"The forensic determinations that showed Amelia Earhart's physical being alive as 'Irene' in the last half of the Twentith Century are non-contestable." Tod Swindell
 

 Reviewing the Foundation of this Forensic Research Study

The below investigative accounts of Amelia Earhart's 1937 disappearance were extensively analyzed in a recently completed study. The endeavor was undertaken to shed a better light on Amelia Earhart's old missing person case, that was historically left unresolved. The end result is a new Manuscript and Forensic Analysis entitled, Protecting Earhart. Both are set to be issued in 2021 by independent researcher and film producer, Tod Swindell. His documentary film that has been years in the making is also nearing completion. This website serves as a preview.

 

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1960

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1966

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1970

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1985

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1985

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1987

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1993 UK, 1994 US

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1994, revised-1999

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2004

Jameson.jpg

2016
 
 

All of the above investigations determined that during the pre-dawn era of World War Two, Amelia Earhart, and her navigator, Fred Noonan, did not lose their lives by crashing into the Pacific Ocean at unknown coordinates, as the public was left to assume. As well, five of them ended up concluding that Amelia Earhart not only survived beyond the date of her disappearance, [July 2, 1937] but that she continued to live-on, and in time changed her name. Most people found that hard to believe. Now, (as Paul Harvey used to say) here's the rest of the story... 

 

 

 An Old Story with a New Twist

The following material is exclusive to Tod Swindell's Twenty First Century analysis, that revealed a non-publicized forensic reality about Amelia Earhart. 

 

As the world knows, Amelia Earhart was declared 'missing' in 1937, and then 'dead in absentia' in 1939. Thus far, historians at the Smithsonian have been encouraging people to not pay attention to the digital composites issued by the analysis, even though they are non-contestable.
 
Again:

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The post-1940
Irene in 1977
 

1AcompD.jpg

Amelia Earhart and the post-1940 Mrs. Irene
O'Crowley Craigmile Bolam, AKA Mrs. Guy Bolam
in a Digital Composite from the overall analysis.
(She had wed Guy Bolam of England in 1958.)
 
 

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The post-1940 Irene O'Crowley
Craigmile Bolam in 1977
 

 
The comparisons not only demonstrated an overall Amelia-to-Irene congruence, they also evidenced that the 'Irene' above was not identifiable as 'Irene' prior to 1940.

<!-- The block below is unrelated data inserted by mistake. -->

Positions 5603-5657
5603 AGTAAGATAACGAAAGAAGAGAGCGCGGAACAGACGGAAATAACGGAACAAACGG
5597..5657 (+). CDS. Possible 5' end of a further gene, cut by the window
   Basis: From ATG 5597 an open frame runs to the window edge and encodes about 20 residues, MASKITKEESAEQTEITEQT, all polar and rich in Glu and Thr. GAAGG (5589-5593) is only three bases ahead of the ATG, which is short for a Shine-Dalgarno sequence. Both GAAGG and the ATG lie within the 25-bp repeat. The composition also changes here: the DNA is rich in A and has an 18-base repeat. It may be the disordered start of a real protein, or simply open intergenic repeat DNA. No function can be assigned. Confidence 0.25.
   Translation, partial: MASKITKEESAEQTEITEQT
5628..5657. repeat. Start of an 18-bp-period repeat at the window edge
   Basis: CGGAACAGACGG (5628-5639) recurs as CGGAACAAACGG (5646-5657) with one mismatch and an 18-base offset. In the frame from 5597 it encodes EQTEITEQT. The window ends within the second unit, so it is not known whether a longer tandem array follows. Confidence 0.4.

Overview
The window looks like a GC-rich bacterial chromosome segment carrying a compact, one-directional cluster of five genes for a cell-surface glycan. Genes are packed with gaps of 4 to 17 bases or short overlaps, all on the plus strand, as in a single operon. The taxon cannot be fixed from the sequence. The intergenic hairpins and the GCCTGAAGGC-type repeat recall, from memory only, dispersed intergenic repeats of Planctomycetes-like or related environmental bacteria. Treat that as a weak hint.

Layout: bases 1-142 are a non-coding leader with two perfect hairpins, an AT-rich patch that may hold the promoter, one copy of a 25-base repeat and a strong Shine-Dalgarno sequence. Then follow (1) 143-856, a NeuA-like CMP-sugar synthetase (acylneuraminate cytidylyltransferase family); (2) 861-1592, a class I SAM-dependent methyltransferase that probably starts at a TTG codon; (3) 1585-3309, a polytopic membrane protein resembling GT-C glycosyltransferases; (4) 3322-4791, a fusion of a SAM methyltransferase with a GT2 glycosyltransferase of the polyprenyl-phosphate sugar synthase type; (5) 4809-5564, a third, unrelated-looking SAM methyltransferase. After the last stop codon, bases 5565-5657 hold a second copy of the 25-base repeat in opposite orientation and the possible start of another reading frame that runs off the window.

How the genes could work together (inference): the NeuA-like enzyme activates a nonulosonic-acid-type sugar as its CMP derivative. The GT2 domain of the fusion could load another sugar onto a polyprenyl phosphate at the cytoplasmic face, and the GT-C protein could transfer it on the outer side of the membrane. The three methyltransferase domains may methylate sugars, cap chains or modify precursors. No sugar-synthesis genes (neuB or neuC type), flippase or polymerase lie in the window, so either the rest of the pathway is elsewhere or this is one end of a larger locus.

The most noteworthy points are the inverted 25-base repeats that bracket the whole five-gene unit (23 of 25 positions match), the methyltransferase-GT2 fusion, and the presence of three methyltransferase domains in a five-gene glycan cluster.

It is essential to recognize that there actually was a 1930s pilot by the name of, Irene O'Crowley Craigmile, who, although her prominent family never officially reported it, went missing close to the same time Amelia Earhart did. This person was simply known as 'Irene Craigmile' and both Amelia and her well-known pilot friend, Viola Gentry, knew her and had flown with her. According to Viola, Amelia had introduced her to Irene Craigmile. Learn more about the original Irene further down. For now, below are excerpts from a letter written in 1967 by one Elmo Pickerill, who at the time was serving as secretary of a Long Island based club called, The Early Birds of Aviation: 
 
 

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Above, a small brownie camera photo
from 1932, listed Amelia climbing on the
wing, Jack Warren in the rear pilot seat, and
Irene Craigmile & Viola Gentry standing. The
plane had recently been purchased by Irene.
 
Below once again, is a photo that appeared in the Akron Ohio Beacon Journal on September 1, 1932. Outlined in white is Amelia Earhart; outlined in gray is Viola Gentry; outlined in black and fully shaded is the original Irene Craigmile: 

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Where one takes the time to enlarge each facial image in the above photo, it's somewhat curious that Irene's is the only one where no facial features are discernable. The photo was reprinted from today's available newspaper archives.
 

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Again, the 1930 dated newspaper photo of
Charles James Craigmile, his wife, Irene, and
Irene's father, Richard Joseph O'Crowley.
 
Below, Irene's image is enhanced.

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In late 1931, Charles James Craigmile
fell ill and died within three days time.
From his September obituary:  

00001ACJcraigABC.jpg

00001ACJcraigAAAA.jpg

A year after Charles died, his widow, Irene,
began taking flying instructions from Viola
Gentry's husband, Jack Warren.
 

   

AAA36cover.jpg


 
"The courts have yet to decide
the matter once and for all."